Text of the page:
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Burkina Blasts Kill Nine

FILE: A young man who fled attacks by Islamist militants in northern Burkina Faso is pictured at a camp for internally displaced people (IDPs) in the capital Ouagadougou, Burkina Faso. Taken 1.29.2022

Improvised explosive devices have killed six soldiers and three civilian defense volunteers in two attacks in northern Burkina Faso, security sources said on Thursday.

One blast on Thursday killed "three volunteers for the defense of the nation" on a road in the northeast near the border with Mali and Niger, it said.

Another explosion on Wednesday claimed the lives of six soldiers on patrol in another area near the Niger border on Wednesday, the same source added.

Unidentified attackers also blew up a bridge on the same road, the source said.

Over the past weeks, jihadists have been trying to blow up bridges on routes leading to main towns in the north of the country, the Burkinabe army says.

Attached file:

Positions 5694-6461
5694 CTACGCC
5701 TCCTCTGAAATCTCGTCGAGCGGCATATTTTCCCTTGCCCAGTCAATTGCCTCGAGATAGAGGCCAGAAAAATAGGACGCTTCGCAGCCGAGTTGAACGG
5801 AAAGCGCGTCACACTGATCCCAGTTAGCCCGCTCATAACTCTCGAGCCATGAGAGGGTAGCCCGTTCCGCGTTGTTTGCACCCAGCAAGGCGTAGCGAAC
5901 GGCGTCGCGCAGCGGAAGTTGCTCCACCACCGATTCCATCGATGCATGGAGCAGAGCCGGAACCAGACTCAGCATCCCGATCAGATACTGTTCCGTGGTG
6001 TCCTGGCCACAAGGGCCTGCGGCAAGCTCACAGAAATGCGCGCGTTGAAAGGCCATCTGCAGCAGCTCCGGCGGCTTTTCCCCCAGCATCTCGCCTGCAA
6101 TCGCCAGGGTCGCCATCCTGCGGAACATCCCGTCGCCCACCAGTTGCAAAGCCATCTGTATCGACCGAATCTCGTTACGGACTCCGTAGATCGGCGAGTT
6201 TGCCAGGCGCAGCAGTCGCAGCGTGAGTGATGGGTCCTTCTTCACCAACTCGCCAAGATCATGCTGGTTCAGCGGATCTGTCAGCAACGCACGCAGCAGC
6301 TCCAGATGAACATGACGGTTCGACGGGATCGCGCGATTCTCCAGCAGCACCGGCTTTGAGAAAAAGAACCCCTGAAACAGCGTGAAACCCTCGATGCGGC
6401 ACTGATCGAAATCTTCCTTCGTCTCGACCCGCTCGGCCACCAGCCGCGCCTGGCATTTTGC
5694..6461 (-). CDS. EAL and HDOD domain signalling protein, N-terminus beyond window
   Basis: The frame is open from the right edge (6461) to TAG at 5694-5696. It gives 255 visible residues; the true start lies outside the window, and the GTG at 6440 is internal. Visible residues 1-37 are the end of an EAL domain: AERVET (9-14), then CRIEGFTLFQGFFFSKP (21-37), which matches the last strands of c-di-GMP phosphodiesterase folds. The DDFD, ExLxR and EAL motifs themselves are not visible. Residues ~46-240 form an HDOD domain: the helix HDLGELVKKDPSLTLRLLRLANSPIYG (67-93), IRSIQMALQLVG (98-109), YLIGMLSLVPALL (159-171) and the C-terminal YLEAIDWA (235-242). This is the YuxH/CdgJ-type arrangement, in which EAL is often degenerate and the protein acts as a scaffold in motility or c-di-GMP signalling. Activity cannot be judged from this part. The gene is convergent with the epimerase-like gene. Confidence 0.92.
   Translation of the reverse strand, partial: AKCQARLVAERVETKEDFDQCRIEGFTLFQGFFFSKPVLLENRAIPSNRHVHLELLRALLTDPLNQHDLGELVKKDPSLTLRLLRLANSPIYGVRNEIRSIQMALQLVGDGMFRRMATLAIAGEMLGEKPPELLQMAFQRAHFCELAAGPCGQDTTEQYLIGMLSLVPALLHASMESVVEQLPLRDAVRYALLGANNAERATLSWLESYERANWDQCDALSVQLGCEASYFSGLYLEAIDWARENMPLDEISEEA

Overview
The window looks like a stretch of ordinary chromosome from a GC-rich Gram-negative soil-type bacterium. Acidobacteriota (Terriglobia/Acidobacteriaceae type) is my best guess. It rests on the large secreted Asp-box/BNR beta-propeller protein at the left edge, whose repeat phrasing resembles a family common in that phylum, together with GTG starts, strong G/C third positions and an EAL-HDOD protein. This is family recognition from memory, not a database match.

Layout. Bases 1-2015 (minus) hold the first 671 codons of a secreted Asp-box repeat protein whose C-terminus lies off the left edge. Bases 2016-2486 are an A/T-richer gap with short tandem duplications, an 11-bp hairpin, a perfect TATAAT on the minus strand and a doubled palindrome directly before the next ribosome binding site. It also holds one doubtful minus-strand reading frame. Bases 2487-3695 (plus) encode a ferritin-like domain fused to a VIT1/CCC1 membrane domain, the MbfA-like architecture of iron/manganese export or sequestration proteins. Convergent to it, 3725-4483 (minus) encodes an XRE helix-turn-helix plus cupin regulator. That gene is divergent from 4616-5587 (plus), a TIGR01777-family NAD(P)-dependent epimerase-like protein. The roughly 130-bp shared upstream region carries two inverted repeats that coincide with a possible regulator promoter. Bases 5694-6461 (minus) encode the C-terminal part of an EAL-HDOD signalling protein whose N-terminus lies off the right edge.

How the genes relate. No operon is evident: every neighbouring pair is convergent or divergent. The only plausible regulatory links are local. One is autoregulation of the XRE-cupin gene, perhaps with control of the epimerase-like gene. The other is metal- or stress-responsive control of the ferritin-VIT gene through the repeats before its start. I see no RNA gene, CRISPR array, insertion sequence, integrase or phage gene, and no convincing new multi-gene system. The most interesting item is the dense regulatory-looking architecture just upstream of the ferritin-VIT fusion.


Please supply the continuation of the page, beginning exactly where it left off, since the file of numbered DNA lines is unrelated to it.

Attacks using improvised explosive devices have been on the rise since 2018 in Burkina Faso, and have killed almost 400 people, according to an AFP tally. They are often followed by ambushes.

Jihadists based in neighboring Mali began mounting cross-border raids on Burkina Faso and neighboring Niger in 2015.

In Burkina, the violence blamed on groups affiliated to Al-Qaeda and the Islamic State group has killed thousands of people and displaced 1.9 million more.

Burkina's ruling junta took power in a January coup that ousted former president Roch Marc Christian Kabore, amid widespread anger at the government's failure to deal with the insurgency.

Today more than 40 percent of the country remains outside the government's control, according to official figures.